Genesis: Finding Our Roots
post written by Emma Filbrun
Title: Genesis: Finding Our Roots
Author: Ruth Beechick
Major Themes: Genesis, History Curriculum, Bible Studies, Christian Non-Fiction, Ancient Times
Synopsis: This indepth study of the first 11 chapters of Genesis pulls in resources and information from many different fields, including archeology and linguistics.
Several years ago, I borrowed a friend’s copy of Genesis: Finding Our Roots. At the time I couldn’t figure out how to work a study of the book into our schedule, but I kept it in the back of my mind. A year ago, I was given the opportunity to try out a history course for a review, and one of the books used was this one! I jumped at the chance. It has taken us a long time to get through it, but I have really appreciated our study of ancient times, based on Ruth Beechick’s book.
Genesis: Finding Our Roots is divided into six units. Each of these units studies a portion of Genesis by a different author—God’s Book of Creation, the Book of Adam, and the Books of Noah, the Sons of Noah, Shem, and Terah. Beechick discusses the evidence for this division of Genesis, and why it makes sense that Moses compiled and edited earlier writings to put his history together. Each unit begins with the text from the particular book being studied, and then there are various activities to do with the text. After that, there is a topic study, in which different topics, related to the content of the book, are discussed. For example, dragons are studied along with God’s Book of Creation, as well as the words create and day, and the origin of the week. This unit also shows how the rest of the Bible ties in with the first chapter of Genesis, talks about basic world views, and describes various myths of creation. After the topic study, there are activities suggested for further study about the era covered in that unit, using other resources and writing or drawing charts to organize information.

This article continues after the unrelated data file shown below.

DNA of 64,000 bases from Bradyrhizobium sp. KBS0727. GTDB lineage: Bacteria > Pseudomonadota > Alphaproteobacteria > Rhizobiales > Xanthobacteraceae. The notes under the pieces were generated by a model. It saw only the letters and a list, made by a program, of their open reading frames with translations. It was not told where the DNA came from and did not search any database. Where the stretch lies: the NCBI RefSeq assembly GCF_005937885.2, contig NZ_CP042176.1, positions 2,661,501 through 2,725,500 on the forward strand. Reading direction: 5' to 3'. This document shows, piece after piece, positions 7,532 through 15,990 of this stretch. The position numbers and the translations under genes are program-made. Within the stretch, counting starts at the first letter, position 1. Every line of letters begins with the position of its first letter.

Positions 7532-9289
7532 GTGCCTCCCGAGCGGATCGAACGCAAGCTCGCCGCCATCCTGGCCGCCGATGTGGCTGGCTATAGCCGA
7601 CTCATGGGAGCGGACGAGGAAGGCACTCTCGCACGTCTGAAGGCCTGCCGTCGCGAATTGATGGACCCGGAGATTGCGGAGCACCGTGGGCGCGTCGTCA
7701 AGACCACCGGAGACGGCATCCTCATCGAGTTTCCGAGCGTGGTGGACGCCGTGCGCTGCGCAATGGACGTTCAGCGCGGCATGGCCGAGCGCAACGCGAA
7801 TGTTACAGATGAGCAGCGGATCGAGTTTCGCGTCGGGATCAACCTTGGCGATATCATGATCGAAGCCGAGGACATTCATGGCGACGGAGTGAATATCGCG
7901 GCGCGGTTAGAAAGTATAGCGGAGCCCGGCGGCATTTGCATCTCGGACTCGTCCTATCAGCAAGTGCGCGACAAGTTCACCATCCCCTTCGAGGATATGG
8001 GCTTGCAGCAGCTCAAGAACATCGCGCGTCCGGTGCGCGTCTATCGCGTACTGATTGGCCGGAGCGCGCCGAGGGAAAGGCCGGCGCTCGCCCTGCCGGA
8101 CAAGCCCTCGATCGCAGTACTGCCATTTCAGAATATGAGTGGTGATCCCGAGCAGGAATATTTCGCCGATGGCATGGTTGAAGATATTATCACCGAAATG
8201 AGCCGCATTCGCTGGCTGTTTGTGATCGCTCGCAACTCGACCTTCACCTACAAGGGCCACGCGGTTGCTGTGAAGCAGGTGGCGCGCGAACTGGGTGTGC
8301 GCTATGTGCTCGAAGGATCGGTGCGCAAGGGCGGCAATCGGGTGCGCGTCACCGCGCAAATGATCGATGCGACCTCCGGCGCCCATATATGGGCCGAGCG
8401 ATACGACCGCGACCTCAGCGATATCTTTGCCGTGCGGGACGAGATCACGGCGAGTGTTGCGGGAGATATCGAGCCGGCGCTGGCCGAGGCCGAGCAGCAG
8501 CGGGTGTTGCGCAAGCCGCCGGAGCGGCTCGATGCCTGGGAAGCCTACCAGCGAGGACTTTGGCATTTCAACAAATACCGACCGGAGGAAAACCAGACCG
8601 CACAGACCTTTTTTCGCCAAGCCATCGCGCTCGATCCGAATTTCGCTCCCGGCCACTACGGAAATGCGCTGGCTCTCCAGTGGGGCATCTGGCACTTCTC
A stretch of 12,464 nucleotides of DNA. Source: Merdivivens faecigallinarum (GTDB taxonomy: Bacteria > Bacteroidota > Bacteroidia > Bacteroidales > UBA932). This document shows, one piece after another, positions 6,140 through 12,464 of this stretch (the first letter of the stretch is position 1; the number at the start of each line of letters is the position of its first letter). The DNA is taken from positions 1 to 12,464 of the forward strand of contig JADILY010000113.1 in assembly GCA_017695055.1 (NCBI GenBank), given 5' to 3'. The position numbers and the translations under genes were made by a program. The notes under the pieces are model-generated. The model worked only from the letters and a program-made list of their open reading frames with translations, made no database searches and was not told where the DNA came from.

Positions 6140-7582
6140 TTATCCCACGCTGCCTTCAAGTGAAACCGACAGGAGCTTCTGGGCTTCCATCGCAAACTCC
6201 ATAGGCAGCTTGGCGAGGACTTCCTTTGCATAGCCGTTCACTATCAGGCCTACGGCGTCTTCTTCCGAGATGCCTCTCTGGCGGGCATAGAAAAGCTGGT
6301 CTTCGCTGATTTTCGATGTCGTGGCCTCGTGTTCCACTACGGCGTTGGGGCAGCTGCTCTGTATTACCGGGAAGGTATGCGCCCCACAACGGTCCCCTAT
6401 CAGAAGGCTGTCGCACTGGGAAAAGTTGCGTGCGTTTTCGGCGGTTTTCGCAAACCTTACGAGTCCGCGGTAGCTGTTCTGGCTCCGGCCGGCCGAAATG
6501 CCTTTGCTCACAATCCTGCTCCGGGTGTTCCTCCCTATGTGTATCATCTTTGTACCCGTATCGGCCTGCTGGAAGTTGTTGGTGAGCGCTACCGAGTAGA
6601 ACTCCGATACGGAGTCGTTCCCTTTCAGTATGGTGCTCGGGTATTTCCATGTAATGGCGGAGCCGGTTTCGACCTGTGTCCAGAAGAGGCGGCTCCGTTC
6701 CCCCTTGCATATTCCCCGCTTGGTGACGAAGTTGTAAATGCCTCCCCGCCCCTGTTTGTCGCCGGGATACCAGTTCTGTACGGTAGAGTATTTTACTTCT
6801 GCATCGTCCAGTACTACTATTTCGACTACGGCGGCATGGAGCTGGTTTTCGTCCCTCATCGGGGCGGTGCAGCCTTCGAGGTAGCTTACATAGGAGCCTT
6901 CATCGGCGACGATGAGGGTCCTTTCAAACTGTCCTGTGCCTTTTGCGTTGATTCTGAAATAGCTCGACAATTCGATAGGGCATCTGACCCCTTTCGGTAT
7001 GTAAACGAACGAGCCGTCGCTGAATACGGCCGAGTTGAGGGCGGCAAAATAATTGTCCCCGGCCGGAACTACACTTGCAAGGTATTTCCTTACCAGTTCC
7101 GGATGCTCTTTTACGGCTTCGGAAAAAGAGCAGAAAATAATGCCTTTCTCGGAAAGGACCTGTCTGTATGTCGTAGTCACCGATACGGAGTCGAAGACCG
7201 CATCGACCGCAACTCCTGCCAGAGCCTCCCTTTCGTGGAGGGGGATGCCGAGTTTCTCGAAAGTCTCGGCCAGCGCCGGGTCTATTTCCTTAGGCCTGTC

We learned a lot from this book. One of my favorite discoveries was when we read Genesis 2 and realized that it was told as an eyewitness report (“there is gold [in the land of Havilah]; and the gold of that land is good). We also really enjoyed learning about the hidden message in the Chinese language—and did you know there is a hidden message in the names of the ten men from Adam to Noah? Oh—and Mrs. Noah’s name is included in an oral history from a tribe in China!
If you are interested in ancient history, this book is a must-read. It is a great resource for studying Genesis, and ancient times as they relate to the Biblical history. I am delighted to have had the opportunity to study this book.
Read Aloud—Ages 8 – 12, 10 – 13
Reading Independently—Ages 12 – 15, 15 and Above, Adults
Links to buy this book:
Keywords: Genesis, History Curriculum, Bible Studies, Christian Non-Fiction, Ancient Times